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Volume 88 Issue 1 | p. 10 | News of The Week
Issue Date: January 4, 2010

Dirt Tells Resistance Tales

Environmental Chemistry: Antibiotic resistance genes in soil are increasing
Department: Science & Technology
News Channels: Environmental SCENE
Keywords: antibiotic resistance, geoscience, agriculture
Antibiotics are frequently added to livestock feed to prevent disease.
Credit: iStock
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Antibiotics are frequently added to livestock feed to prevent disease.
Credit: iStock

Despite measures aimed at curbing antibiotic resistance, a study in Europe suggests that resistance might still be on the rise in the environment (Environ. Sci. Technol., DOI: 10.1021/es901221x). The work provides data spanning nearly 70 years, and it complements public health data from patients.

For years, studies have shown that antibiotic resistance is up at hospitals, apparently due to clinical use of antibiotics. But antibiotics are also used in agriculture to increase productivity and prevent disease in livestock. In theory, excessive use of antibiotics could expand reservoirs of resistance in soil microbes. Antibiotic resistance genes naturally exist in soil and sewage microbes, but no long-term studies have been performed to gauge how resistance might have changed since the 1940s, when antibiotic mass production kicked in.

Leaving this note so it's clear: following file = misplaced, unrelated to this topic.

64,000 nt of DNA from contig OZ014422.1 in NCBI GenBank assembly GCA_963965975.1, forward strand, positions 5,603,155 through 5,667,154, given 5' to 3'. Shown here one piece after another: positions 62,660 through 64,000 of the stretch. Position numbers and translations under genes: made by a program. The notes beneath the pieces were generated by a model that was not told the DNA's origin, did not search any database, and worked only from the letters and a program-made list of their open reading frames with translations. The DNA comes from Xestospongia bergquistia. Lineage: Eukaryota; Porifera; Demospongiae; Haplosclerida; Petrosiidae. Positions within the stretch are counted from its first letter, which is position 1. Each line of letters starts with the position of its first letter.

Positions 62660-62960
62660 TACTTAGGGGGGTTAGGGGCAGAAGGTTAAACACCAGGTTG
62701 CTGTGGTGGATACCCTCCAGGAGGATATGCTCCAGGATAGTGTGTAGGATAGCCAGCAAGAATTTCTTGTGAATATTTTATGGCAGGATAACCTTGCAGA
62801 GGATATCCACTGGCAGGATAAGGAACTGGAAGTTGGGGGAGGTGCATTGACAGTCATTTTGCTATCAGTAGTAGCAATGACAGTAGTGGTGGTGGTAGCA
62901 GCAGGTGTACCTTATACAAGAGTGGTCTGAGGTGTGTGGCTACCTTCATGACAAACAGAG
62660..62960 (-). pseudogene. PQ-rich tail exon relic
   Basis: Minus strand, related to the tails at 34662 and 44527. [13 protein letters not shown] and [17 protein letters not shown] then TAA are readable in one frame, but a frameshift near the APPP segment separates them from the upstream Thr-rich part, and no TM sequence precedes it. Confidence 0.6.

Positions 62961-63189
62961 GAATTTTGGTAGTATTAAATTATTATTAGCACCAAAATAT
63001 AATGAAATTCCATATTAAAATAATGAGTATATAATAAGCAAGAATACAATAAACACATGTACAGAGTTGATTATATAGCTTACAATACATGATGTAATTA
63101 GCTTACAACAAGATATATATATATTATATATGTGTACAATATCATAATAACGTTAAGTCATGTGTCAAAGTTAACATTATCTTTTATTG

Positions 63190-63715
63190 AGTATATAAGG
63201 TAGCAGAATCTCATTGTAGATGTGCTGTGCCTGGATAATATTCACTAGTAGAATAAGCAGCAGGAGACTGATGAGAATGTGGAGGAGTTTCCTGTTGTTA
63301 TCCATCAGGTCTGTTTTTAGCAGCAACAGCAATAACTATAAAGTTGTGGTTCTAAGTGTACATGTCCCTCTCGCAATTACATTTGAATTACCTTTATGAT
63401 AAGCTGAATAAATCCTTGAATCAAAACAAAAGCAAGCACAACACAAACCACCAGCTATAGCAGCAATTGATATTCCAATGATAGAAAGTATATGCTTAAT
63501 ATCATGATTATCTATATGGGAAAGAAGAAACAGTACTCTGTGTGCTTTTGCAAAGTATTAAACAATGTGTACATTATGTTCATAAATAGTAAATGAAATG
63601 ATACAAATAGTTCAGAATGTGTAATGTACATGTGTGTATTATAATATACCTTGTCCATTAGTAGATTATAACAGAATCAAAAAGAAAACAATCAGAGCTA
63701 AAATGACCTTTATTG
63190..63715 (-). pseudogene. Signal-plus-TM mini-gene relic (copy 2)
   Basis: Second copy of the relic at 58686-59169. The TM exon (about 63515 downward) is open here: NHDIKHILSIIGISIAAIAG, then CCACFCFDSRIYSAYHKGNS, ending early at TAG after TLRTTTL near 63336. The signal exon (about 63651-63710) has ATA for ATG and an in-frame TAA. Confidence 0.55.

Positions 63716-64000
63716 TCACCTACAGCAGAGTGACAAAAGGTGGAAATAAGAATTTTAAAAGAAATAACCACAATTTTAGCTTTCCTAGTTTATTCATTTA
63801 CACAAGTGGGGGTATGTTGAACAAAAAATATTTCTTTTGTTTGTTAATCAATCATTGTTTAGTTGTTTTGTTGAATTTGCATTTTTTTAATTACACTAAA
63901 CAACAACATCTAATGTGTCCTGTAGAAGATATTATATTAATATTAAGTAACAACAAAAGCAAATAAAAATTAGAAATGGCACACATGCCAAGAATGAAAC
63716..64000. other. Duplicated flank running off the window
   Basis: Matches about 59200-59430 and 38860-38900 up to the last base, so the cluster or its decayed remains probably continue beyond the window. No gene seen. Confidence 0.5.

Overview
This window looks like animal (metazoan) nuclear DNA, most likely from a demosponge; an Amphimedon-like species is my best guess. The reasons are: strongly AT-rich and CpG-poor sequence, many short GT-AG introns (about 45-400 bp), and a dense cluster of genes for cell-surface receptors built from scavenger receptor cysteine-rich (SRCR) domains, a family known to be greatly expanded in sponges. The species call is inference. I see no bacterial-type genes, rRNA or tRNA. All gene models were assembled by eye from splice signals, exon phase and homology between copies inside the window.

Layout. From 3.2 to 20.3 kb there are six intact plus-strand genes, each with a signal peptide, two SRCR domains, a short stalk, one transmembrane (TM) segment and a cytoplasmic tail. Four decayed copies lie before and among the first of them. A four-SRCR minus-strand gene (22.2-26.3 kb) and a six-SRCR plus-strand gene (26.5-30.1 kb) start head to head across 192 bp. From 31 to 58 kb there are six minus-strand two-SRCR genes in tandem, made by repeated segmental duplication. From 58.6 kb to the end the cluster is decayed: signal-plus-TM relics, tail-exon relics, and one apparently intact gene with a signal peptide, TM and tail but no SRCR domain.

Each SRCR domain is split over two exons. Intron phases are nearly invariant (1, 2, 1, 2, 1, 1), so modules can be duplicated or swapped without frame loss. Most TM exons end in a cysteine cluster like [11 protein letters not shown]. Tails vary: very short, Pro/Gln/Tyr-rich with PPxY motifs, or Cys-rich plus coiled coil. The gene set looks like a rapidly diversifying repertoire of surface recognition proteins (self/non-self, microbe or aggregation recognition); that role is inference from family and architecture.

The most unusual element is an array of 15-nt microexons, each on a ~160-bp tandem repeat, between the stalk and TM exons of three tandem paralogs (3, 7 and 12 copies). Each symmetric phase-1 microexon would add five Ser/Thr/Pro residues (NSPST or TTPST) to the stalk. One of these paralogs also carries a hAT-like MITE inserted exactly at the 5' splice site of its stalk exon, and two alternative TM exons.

Now, environmental engineer David W. Graham of Newcastle University, in England; molecular ecologist Charles W. Knapp, now at the University of Strathclyde, in Scotland; and colleagues have found a way to delve into that past. “We thought that by extracting DNA from soil archives, we might be able to learn something about the longer term history,” he says. In collaboration with TAGA, a soil archive maintained by research institute Alterra at Wageningen University, in the Netherlands, the team quantified antibiotic resistance genes for five sets of soil samples from across the Netherlands, with one set dating back to 1940.

For every drug class the team examined, levels of resistance genes have significantly increased since 1940. In particular, genes that confer resistance to tetra­cycline antibiotics have spiked in recent decades, becoming 15 times more abundant than in the 1970s.

The work suggests that resistance research should be broadened to include environmental reservoirs so that resistance can be more efficiently mitigated in the future, Graham says. This study was relatively local, he notes, but “we suspect similar patterns also are occurring in soils from other locations around the world.”

“In retrospect, we should have anticipated the environmental outcome that this study documents,” says Shahriar Mobashery, who studies antibiotic resistance at the University of Notre Dame.

 
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